Spinning Plates

A New Commission at Sarasota Art Museum Explores Our Shared Aesthetics

Molly Hatch's installation, "Amalgam," consists of more than 480 hand-printed earthenware plates.

By Staff May 29, 2024

<em>Amalgam</em> by Molly Hatch is on view at the Sarasota Art Museum through April 2026.
Amalgam by Molly Hatch is on view at the Sarasota Art Museum through April 2026.

Image: John Polak

Walk into Sarasota Art Museum right now and you'll see a giant new commission: Amalgam, a "plate painting"—that is, a large-scale ceramic installation—by American ceramic artist Molly Hatch.

Hatch’s work has been exhibited internationally, with permanent installations in many museums, and in commissions for brands like Tiffany & Co. She's also created commercial work through collaborations with retailers like Anthropologie. For nearly 20 years, her art has focused on merging the distinctive look of painted surfaces with the physicality of ceramics. Drawing on the history of decorative arts and her rigorous practice as a painter, her work examines the meaning of inherited objects in our lives by defamiliarizing traditional patterns and motifs and scaling traditional designs into large pieces that venture into abstraction. 

Hatch installing <em>Amalgam</em> at Sarasota Art Museum.
Hatch installing Amalgam at Sarasota Art Museum.

Image: John Polak

Amalgam was commissioned by Sarasota Art Museum specifically for the museum’s Jan Schmidt Loggia and Mark & Irene Kauffman Arcade. It spans two floors, consists of more than 480 earthenware plates hand-painted in white, blue, and gold luster, and is framed by the four arched windows. With Amalgam, Hatch also plays with empty spaces, so that viewers perceive lines and patterns between plates adjacent to each other. The whole composition can be experienced from multiple points of view inside and outside of the museum.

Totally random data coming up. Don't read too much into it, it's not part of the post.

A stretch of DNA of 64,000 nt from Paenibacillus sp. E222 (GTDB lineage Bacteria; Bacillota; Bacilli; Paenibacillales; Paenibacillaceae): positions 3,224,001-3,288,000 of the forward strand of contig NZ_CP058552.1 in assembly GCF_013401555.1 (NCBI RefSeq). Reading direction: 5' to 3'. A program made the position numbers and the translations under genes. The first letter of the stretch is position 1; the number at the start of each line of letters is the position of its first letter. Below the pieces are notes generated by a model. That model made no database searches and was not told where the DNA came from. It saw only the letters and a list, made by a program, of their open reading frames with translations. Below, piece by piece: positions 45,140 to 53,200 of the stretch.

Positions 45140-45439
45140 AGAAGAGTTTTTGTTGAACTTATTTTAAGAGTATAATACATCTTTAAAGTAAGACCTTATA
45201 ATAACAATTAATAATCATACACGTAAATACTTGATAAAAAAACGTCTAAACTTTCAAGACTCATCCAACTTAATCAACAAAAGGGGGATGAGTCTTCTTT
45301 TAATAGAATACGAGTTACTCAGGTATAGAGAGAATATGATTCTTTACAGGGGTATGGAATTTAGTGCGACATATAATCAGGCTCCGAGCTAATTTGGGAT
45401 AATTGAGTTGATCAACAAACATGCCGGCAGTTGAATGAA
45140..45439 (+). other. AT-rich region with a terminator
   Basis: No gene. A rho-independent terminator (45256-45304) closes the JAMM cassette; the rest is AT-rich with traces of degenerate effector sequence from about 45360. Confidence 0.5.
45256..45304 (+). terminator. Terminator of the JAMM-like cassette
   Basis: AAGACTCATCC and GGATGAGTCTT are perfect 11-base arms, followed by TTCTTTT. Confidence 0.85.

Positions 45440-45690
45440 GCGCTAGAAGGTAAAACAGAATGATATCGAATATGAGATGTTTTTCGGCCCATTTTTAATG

The patterns and motifs in Amalgam are drawn from historical ceramics, such as 15th-century Chinese Ming-dynasty Hanap drinking vessels, 19th-century Moroccan Fassi ware, 17th- and 18th-century Dutch Delft vases, 18th-century Mexican Talavera tile panels, and 19th- and 20th-century Japanese-inspired English ceramics designed by Christopher Dresser. The installation speaks to both centuries-old global trade networks and the shared aesthetics—in this case, the ceramics' blue-and-white motifs—that connect us. 

<em>Amalgam</em> features ceramic plates with blue motifs.
Amalgam features ceramic plates with blue motifs.

Image: John Polak

Additionally, Hatch says, she's come to realize that much her art comes from a feminist angle. By working with materials like ceramics, which have often been referred to as “women’s work,” she seeks to reclaim a place for the medium and for women in the art history canon.

“I think I have always sought to find a place for myself as a woman in the story of art, and my work has become a way of doing so,” Hatch says.

Amalgam by Molly Hatch is on view at Sarasota Museum of Art through April 26, 2026. For more information, click here.

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